P.S. If my only choice is surrendering to Obama or going over the fiscal cliff, I’ll take the plunge without a second’s hesitation. At least we get the sequester if we go off the cliff, so there’s a tiny bit of spending restraint. Moreover, if the GOP capitulates to Obama on this fight, it will set the stage for additional bad policy over the next two years (much as the acquiescence to Obama during the March 2011 “government shutdown” fight was a sign of things to come for the last years, but at least we resuscitated two good cartoons and got some good jokes out of that debacle).

P.P.S. In addition to the Ramirez cartoon above, you can enjoy this bunch of amusing fiscal cliff cartoons. Or I should say they’re amusing so long as you don’t think about the implications.

White House Agrees with Me, Admits Tax Revenues Will Climb above Long-Run Average Even if All Tax Cuts Are Made Permanent

Earlier this year, I explained that tax revenues would soon climb above their long-run average of 18 percent of GDP, even if the 2001 and 2003 tax cuts were made permanent. In other words, the nation’s fiscal challenge is entirely the result of a rising burden of government spending.

Even though the data on tax revenue comes from the left-leaning Congressional Budget Office (yes, the same folks who seem to think you maximize growth with 100 percent tax rates), many folks on the left simply refuse to believe the numbers. In their minds, it is a religious tenet that red ink is the result of “tax cuts for the rich.”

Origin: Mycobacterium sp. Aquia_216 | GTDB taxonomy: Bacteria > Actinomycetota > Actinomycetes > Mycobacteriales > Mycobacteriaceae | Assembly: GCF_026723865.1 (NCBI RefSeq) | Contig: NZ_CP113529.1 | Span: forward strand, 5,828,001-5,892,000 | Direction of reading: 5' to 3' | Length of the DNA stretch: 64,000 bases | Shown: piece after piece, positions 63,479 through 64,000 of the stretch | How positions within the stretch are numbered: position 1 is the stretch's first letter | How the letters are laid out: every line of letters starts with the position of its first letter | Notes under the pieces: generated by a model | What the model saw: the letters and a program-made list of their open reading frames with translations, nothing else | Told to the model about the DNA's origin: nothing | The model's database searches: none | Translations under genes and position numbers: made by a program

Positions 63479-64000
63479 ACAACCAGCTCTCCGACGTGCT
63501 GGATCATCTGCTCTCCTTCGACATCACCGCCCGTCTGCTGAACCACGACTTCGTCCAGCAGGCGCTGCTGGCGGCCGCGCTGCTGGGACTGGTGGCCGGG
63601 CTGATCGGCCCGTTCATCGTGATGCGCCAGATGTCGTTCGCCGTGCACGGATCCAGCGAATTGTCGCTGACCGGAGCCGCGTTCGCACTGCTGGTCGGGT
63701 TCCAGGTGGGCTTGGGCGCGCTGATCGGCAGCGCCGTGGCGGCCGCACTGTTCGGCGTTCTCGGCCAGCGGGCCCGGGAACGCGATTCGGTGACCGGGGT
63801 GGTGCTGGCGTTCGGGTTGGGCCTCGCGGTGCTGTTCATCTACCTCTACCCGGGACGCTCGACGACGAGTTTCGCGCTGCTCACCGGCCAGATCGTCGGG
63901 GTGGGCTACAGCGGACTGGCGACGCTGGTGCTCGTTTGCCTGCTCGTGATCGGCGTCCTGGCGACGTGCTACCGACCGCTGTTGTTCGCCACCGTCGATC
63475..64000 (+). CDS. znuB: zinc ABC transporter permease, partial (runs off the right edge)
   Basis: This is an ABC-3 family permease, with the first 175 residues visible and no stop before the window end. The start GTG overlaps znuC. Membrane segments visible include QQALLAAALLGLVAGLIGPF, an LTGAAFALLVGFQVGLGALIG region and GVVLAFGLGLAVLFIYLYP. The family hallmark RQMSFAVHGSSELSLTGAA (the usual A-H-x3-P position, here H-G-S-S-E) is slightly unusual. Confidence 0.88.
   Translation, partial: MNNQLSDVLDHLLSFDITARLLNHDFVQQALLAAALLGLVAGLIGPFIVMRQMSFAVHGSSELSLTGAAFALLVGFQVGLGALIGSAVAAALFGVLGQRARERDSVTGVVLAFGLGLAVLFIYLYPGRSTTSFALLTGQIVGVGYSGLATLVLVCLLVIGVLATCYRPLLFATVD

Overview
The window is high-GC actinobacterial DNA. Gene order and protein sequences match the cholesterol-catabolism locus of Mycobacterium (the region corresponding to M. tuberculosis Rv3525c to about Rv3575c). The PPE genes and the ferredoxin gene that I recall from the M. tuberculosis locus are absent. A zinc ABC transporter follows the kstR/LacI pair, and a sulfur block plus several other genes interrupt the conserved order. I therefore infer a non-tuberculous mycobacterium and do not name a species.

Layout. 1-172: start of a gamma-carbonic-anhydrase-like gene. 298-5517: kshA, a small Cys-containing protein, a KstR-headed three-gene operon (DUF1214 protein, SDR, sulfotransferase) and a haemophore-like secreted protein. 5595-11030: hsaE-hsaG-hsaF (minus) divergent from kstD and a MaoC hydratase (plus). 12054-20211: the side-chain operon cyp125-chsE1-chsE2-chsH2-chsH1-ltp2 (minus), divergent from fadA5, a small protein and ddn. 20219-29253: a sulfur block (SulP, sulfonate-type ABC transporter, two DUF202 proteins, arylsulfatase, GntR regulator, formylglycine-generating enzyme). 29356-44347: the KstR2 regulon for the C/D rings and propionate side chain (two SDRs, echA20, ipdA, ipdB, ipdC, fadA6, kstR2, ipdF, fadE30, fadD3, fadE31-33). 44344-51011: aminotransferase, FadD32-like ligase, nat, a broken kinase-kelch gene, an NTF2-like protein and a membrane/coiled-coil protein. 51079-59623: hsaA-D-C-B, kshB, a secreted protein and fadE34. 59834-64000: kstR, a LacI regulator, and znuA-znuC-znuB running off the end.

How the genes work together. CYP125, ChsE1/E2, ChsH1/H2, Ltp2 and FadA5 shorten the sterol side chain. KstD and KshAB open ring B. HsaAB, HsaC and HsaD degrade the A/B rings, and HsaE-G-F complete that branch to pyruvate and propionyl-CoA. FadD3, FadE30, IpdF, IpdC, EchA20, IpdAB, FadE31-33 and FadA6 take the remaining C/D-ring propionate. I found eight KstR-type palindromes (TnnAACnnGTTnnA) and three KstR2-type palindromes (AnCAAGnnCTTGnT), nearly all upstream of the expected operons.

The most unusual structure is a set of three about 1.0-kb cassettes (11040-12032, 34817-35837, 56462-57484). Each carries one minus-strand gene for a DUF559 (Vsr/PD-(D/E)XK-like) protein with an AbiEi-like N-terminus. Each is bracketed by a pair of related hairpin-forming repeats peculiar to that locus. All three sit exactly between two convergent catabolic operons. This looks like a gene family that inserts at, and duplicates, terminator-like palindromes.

So I wonder what they will think of this chart, produced by the White House, that shows tax revenues will…drum roll please…rise above 18 percent of GDP even if lawmakers decide to “extend current policy.”

White House Tax Admission

Apologies for the poor quality of the chart, by the way. It was sent out in an email by the White House and posted on the TaxProf Blog. It’s the best copy I can find.

But you don’t need 20-20 vision to see that tax revenues will get to about 18.5 percent of GDP 10 years from now if current tax policy is made permanent.

Here’s a chart I made. It’s not as fancy, but it shows tax revenue for the last 50 years of the 20th Century, plus the years leading up to Obama this century. The average is exactly 18.0 percent, with a slight upward trajectory according to the Excel auto-trendline feature.

Tax Revenue Average Is 18 Pct of GDP

The moral of the story is that the tax increase battle is not about deficits and debt. The President’s class-warfare tax policy is designed to enable bigger government.

In the short run, the tax increase will help lock in place the expansion of government that took place during the Bush-Obama years.

In the long run, though, the left will want even more taxes to enable the demography-drive expansion of the welfare state. Higher revenues, in other words, are a substitute for real entitlement reform.

What the left generally won’t admit, however, is that the rich are not a piñata, capable of disgorging limitless amounts of new money. There are big Laffer-Curve effects when tax rates climb too high, largely because upper-income taxpayers have considerable control over the timing, level, and composition of their income.

So the ultimate target will be the middle class, as more and more statists are admitting, and the most worrisome threat is the value-added tax.

P.S. You may have noticed that the White House used 20 percent of GDP as a benchmark in its chart, apparently because we should strive for the fiscal policy we had in Bill Clinton’s second term. I might be willing to take them up on that offer, so long as they’re also willing to accept Bill Clinton’s spending levels.